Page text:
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A black hole doesn't necessarily need to form from a star; theoretically, it could form from any extremely dense object. In fact, many astronomers differentiate certain black holes, like supermassive ones, from stellar ones (ones that form from stars).

However, could the same apply for neutron stars? Neutron stars only form because of the intense gravity during a star's collapse: electron capture is forced to happen, and the majority of the star becomes neutrons. Could this potentially happen to non-stellar objects, if the gravity forces electron capture?

If so, why don't we see as many of these "neutron objects" as we do non-stellar black holes?

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There can be no such thing as a "supermassive neutron star". The theoretical upper mass limit for a neutron star is somewhere between 2.2 and 3 solar masses. Any more massive and they inevitably form black holes. So I am not clear what kind of "neutron objects" you were thinking of?

Nor is it clear what you mean by "non-stellar" objects that will have the densities required to make neutron-degenerate matter? There aren't any apart from (I) the cores of massive stars at the ends of their lives. (II) Massive white dwarfs if they accrete matter over and above their Chandrasekhar limit. Furthermore, there is a minimum mass for a neutron star. Although the observed lower limit to those seen in nature is (so far) around $1.15 M_{\odot}$, there is a theoretical lower limit of about $0.1$ to $0.2M_{\odot}$ set by the stability of the neutron against decay in self-gravitating material ( See https://physics.stackexchange.com/questions/143166/what-is-the-theoretical-lower-mass-limit-for-a-gravitationally-stable-neutron-st/143174#143174 ).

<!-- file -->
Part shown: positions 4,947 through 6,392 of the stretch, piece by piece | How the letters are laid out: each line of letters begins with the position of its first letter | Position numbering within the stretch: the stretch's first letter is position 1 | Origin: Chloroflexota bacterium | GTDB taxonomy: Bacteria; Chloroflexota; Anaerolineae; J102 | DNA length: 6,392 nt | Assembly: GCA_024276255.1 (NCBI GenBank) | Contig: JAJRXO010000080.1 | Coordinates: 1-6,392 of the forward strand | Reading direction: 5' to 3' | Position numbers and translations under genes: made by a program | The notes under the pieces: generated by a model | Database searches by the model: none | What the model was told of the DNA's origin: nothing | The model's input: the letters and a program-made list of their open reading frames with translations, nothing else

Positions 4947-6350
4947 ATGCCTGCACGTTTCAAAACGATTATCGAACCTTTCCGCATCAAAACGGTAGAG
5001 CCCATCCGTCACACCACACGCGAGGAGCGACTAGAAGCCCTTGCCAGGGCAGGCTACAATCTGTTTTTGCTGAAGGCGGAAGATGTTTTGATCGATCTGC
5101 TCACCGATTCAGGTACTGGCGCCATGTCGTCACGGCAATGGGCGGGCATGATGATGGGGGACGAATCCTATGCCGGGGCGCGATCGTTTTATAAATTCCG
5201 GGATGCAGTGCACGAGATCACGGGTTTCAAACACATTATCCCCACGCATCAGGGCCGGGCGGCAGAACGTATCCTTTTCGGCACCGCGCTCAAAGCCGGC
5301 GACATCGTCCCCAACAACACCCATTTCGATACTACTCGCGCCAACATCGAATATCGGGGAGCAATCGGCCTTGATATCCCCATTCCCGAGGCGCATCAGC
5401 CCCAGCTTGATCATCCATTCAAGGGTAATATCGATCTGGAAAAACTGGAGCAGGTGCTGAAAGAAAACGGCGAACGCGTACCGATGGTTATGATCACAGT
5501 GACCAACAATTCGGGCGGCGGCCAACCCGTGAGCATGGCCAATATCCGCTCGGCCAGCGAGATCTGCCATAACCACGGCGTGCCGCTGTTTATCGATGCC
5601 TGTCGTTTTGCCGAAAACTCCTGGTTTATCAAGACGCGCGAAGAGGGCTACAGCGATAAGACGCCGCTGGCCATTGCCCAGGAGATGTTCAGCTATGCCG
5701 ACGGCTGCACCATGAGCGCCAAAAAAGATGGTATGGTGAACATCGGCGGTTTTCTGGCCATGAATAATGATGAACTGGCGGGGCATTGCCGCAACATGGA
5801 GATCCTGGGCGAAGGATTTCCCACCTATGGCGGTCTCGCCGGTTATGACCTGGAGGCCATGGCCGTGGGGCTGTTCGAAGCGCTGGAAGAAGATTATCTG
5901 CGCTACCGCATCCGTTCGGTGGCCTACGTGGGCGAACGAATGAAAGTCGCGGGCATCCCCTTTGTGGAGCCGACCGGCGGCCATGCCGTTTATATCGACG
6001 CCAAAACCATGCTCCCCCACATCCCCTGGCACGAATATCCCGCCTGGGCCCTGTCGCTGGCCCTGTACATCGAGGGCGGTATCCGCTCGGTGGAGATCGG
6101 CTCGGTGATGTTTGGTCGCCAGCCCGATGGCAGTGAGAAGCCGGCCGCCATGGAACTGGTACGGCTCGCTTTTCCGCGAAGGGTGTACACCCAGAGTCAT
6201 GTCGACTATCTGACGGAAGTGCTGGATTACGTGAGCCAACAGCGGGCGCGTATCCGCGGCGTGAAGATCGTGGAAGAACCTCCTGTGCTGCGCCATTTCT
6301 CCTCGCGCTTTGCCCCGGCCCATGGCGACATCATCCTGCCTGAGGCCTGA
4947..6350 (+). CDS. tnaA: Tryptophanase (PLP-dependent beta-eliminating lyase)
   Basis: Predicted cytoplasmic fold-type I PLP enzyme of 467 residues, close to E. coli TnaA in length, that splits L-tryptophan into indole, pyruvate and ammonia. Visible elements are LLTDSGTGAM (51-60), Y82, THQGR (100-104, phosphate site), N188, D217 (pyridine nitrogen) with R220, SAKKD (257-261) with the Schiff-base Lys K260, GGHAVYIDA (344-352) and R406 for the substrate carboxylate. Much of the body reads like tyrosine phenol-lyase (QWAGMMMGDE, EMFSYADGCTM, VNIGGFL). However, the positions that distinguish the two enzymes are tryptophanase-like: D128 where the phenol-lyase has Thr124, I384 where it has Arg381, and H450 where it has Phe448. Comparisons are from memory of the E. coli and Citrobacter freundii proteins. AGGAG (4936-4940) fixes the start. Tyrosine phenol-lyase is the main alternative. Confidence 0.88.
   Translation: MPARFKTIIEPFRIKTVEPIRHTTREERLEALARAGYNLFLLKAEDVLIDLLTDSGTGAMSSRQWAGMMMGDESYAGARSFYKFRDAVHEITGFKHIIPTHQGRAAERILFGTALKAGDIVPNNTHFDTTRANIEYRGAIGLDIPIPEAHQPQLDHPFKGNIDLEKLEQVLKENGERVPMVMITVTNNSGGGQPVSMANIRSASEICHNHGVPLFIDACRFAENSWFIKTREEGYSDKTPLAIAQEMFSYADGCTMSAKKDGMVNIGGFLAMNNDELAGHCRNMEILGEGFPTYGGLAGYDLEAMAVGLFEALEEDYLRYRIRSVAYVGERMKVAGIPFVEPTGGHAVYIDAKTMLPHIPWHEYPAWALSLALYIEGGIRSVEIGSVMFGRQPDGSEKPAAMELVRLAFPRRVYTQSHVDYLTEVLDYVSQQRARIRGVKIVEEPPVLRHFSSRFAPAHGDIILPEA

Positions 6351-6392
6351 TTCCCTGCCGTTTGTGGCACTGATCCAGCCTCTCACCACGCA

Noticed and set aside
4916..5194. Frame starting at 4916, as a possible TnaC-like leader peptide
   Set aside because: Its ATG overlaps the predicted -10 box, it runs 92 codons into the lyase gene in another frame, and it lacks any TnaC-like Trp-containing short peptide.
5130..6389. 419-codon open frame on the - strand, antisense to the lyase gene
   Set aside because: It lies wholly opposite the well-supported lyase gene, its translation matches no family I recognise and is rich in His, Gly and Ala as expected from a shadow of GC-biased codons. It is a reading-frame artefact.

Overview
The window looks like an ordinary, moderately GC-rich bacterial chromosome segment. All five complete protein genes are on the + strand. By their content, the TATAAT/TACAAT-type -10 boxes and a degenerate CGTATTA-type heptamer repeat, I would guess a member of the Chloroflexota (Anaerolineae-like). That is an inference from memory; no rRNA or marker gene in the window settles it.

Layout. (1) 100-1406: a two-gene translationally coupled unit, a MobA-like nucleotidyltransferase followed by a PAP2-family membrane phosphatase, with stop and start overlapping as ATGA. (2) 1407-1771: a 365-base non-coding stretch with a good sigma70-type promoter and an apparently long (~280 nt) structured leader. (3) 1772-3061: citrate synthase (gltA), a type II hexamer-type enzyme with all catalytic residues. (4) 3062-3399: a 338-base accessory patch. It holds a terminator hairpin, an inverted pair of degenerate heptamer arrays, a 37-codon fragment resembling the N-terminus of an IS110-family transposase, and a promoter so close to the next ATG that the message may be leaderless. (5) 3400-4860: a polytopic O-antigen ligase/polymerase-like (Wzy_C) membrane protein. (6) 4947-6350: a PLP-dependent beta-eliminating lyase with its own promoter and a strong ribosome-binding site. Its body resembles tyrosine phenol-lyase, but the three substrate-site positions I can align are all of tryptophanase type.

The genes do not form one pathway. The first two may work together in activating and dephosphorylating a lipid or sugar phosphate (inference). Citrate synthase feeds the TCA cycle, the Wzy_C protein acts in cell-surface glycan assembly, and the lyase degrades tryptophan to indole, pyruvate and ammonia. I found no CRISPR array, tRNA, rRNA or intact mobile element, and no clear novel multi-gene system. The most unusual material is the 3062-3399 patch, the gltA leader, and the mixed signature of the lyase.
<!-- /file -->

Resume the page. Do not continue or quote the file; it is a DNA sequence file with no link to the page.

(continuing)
It is true if you could arrange to compress any matter to densities above $\sim 10^{15}$ kg/m$^3$ it would form neutron-degenerate material. But this requires (as far as we know) the conditions I listed above.

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A neutron star will form if you have roughly 1.4-3 solar masses of matter which is not producing enough energy to hold itself up through radiation pressure. So in principle you could assemble 2 solar masses of iron and it would collapse under its own gravity and form a neutron star.

However, the vast majority of the universe is mixed hydrogen and helium, and if you assemble 2 solar masses of those materials, fusion will start well before it collapses and you get a normal star. So it seems likely that every natural neutron star in the real universe will have been through a nuclear burning phase, and so be a "stellar" neutron star.

It is just conceivable that a density fluctation in the very early universe might have been just the right size that the matter there cooled to neutronium rather than just a denser cloud of normal matter, but it would have been surrounded by fairly dense normal matter, so would probably grow into a black hole.

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As others have pointed out, the reason why we don't see non-stellar neutron stars is that the pressures needed to form them are usually only found in stars. Lower pressures don't form neutron degenerate matter and higher pressures form black holes.